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Rody: No vaccines, no MGCQ

Prioritizes public health over reopening economy amid uptick of cases

President Rodrigo Duterte on Monday ruled out easing quarantine restrictions across the country, saying this would not happen until mass vaccination against COVID-19 begins.

Rody: No vaccines, no MGCQ
NO MGCQ YET. President Rodrigo Roa Duterte issues a directive that the National Capital Region (NCR) and specific areas in the country shall not be placed under Modified General Community Quarantine (MGCQ) while there is no vaccination rollout as he presides over the 52nd Cabinet Meeting at the Heroes Hall in Malacañan Palace on Monday. Presidential Photo
The decision quashed a recommendation to place the entire country — including regions with high COVID-19 cases such as Metro Manila -- under a modified general community quarantine (MGCQ), the least restrictive of four quarantine levels.

“The Chief Executive recognizes the importance of re-opening the economy and its impact on people’s livelihoods. However, the President gives higher premium to public health and safety,” Roque said.

Egged on by members of the President’s economic team, nine out of 17 Metro Manila mayors last week recommended a shift from the current GCQ to an MGCQ in a bid to revive the economy, which has been devastated by the COVID-19 pandemic.

Vaccines were supposed to begin arriving in the middle of February, but managers of the government response to the pandemic have been unable to meet their delivery deadline, blaming a global shortage.

Earlier, Duterte’s former aide, Senator Christopher Go, said the President was not prepared to announce an MGCQ for the entire country.

He is also not ready to allow face-to-face classes, he added.

“MGCQ is not to the best interest of the country. Let’s start with the vaccinations,” Go quoted the President as saying.

Duterte said he was confident that Filipinos and his economic managers who proposed the shift to MGCQ last week to improve the economy and to end hunger for the millions who lost their jobs during the pandemic would understand.

Earlier, University of the Philippines researchers who have been tracking the pandemic warned that if Metro Manila were put under an MGCQ and hit by a variant of the coronavirus that affected Cebu City, it would take just 36 days for the region to return to the situation in August, when the country was reporting an average of 2,400 cases a day.

The OCTA Research group also noted an upward trend in Metro Manila infections.

COVID-19 cases in Pasay City more than tripled from Thursday to Saturday compared to the previous seven-day average, the OCTA Research Team said on Sunday.

OCTA also said the average number of new COVID-19 cases in the National Capital Region over the past three days increased 45 percent compared to the daily average from the previous seven days.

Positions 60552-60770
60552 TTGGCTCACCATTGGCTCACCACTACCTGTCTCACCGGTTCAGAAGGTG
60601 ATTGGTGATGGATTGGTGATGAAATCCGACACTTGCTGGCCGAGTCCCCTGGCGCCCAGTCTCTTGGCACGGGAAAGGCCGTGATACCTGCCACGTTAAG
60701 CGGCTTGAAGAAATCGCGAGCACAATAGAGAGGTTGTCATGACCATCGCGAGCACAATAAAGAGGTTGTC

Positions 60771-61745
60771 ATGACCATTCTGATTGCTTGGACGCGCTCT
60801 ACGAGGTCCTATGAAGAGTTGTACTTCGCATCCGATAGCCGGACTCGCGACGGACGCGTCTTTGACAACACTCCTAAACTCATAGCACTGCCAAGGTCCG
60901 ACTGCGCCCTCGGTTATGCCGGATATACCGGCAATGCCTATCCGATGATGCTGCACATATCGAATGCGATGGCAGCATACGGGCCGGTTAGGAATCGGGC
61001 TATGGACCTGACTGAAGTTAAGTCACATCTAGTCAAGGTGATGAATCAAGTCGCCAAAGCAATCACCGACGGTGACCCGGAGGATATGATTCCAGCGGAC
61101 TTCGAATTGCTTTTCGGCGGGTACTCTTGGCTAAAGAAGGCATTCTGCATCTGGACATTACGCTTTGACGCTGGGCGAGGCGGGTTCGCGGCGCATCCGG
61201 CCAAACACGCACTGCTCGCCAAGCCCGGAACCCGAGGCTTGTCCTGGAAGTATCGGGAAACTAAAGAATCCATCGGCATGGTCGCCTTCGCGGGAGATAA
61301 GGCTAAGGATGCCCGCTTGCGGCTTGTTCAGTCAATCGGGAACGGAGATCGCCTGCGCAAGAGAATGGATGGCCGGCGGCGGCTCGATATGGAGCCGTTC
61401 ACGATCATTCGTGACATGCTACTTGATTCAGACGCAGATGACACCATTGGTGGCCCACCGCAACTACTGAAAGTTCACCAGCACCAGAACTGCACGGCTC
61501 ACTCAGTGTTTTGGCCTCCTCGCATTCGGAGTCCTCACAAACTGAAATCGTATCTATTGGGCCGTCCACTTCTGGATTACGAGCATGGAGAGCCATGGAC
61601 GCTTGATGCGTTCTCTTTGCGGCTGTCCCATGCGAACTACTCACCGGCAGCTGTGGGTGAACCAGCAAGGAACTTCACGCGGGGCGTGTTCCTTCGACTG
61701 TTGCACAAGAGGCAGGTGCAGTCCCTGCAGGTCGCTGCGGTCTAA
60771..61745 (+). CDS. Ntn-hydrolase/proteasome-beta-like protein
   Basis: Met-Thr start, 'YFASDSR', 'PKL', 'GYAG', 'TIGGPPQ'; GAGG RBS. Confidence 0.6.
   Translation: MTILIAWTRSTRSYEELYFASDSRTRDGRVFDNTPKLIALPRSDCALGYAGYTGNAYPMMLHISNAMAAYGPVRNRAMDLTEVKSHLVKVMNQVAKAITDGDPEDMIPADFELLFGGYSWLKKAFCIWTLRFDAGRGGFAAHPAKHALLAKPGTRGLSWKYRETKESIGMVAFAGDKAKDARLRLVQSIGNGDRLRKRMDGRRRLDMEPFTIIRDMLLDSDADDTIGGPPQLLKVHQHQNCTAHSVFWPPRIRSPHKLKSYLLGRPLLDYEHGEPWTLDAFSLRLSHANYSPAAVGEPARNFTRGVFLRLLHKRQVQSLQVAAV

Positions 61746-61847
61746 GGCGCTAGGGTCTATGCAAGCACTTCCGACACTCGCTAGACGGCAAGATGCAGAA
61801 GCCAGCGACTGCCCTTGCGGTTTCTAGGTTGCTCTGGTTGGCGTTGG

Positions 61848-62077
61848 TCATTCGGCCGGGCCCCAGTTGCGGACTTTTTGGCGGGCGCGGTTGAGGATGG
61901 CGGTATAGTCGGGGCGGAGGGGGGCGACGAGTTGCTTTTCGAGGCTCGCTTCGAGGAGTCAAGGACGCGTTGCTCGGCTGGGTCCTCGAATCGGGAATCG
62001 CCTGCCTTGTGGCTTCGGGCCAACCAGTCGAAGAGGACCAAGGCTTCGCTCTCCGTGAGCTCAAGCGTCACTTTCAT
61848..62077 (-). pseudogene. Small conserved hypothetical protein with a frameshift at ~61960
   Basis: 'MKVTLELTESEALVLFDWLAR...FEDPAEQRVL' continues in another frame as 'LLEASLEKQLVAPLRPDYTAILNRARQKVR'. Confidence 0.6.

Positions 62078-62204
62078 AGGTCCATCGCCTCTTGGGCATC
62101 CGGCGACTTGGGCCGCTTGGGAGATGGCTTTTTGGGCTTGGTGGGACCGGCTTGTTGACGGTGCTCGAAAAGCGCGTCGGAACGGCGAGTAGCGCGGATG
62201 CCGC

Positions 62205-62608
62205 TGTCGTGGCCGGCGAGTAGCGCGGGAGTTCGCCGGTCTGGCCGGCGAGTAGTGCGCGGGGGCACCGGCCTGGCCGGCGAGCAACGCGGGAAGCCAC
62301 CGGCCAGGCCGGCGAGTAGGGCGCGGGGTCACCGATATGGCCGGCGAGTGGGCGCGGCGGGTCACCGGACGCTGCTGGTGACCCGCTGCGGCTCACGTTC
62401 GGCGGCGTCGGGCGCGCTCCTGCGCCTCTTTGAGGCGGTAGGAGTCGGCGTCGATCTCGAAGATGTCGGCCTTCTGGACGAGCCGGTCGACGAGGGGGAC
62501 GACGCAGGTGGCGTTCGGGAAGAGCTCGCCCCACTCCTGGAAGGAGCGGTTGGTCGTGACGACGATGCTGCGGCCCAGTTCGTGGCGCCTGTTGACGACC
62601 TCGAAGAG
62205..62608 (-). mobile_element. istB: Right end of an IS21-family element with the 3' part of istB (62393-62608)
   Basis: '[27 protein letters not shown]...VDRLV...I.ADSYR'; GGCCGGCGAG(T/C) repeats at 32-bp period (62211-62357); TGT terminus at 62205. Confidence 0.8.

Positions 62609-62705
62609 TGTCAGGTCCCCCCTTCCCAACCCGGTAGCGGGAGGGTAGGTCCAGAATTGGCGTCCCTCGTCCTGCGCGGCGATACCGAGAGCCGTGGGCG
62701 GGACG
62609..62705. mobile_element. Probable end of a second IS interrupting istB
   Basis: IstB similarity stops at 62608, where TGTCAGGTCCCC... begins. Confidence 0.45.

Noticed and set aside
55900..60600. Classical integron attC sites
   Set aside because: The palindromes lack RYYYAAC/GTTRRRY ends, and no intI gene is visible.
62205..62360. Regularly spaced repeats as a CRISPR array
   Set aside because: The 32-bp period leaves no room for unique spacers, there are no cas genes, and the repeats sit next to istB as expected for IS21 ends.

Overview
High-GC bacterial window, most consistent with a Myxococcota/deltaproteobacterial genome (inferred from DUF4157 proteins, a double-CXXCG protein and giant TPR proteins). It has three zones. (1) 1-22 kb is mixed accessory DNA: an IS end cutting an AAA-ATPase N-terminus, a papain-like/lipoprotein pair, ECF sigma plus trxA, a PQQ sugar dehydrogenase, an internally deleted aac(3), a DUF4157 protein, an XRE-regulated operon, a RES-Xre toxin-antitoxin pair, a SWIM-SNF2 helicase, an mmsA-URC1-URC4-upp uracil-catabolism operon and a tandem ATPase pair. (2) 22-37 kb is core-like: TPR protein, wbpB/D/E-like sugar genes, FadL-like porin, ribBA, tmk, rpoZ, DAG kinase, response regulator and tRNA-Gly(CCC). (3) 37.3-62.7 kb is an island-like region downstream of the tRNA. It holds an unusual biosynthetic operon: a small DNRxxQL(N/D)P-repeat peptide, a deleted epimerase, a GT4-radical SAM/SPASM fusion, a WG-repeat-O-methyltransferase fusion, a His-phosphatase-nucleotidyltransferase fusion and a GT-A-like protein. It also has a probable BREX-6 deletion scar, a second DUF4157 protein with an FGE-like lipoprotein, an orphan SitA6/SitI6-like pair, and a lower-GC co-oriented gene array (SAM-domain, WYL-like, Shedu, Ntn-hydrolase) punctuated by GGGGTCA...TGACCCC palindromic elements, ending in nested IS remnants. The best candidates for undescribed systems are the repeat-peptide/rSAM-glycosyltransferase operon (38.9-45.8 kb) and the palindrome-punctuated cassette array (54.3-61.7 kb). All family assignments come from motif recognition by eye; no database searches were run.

From just 28 cases from Feb. 11 to 17, the number of new confirmed infections in Pasay rose to 86 from Feb.18 to 20, the independent research group said.

The Philippines logged 2,288 new cases of COVID-19 Monday, bringing the total to 563,456, as six laboratories failed to submit their data on time, the Department of Health (DOH) reported.

Six new fatalities brought the total death toll to 12,094, which is 2.15 percent of total cases.

The DOH also reported that 33 persons recently recovered, bringing the total recoveries to 522,874, which is 92.8 percent of the total.

This left 28,488 active cases, which is 5.1 percent of the total number of cases. Of the active cases, 88.1 percent were mild; 5.7 percent were asymptomatic; 2.7 percent were critical; 2.6 percent were severe; and 0.85 percent were moderate.

Vice President Leni Robredo over the weekend also questioned the basis for the MGCQ proposal, saying virus transmission remained high while there are no vaccines yet.

But, Duque expressed confidence that the country is ready for a shift to an MGCQ despite a rise in infections and the detection of coronavirus variants and mutations.

“I think we are ready. I can say that because after one year, we have managed to keep our infection rate manageable… It is at a level that has not overwhelmed the health care system,” Duque told CNN Philippines.

Duque said local government units have been “increasingly effective” at managing transmission, citing the increase in COVID-19 cases after the holiday season and the feast of the Black Nazarene that turned out to be weaker than expected.

He also said localized lockdowns, not sweeping community quarantines, are “the way to go.”

“You cannot discount the fact that you will have some spikes. Now we see that happening in Pasay, in Navotas, but I think the interventions of early detection, isolation, treatment, and re-integration strategies are very much in place,” Duque said.

The Pasay City government tightened restrictions in 33 barangays due to a spike in COVID-19 cases.

Last week, National Economic and Development Authority (NEDA) acting Director General Karl Chua proposed that the entire country be placed under the most lenient quarantine status, citing the need to revive the ailing economy and mitigate sickness, hunger, poverty, job and income losses that are rising.

Chua also proposed increasing public transport operations from 50 percent to 70 percent of capacity and gradually expanding the age group allowed to go out.

The NEDA chief also recommended the resumption of face-to-face classes in low-risk areas.

Earlier, Health Undersecretary Maria Rosario Vergeire said local government units (LGUs) should be capable of handling the threat of transmission of COVID-19 if the proposal to place the entire country under MGCQ pushes through.

Topics: Rodrigo Duterte , quarantine restrictions , mass vaccination , COVID-19
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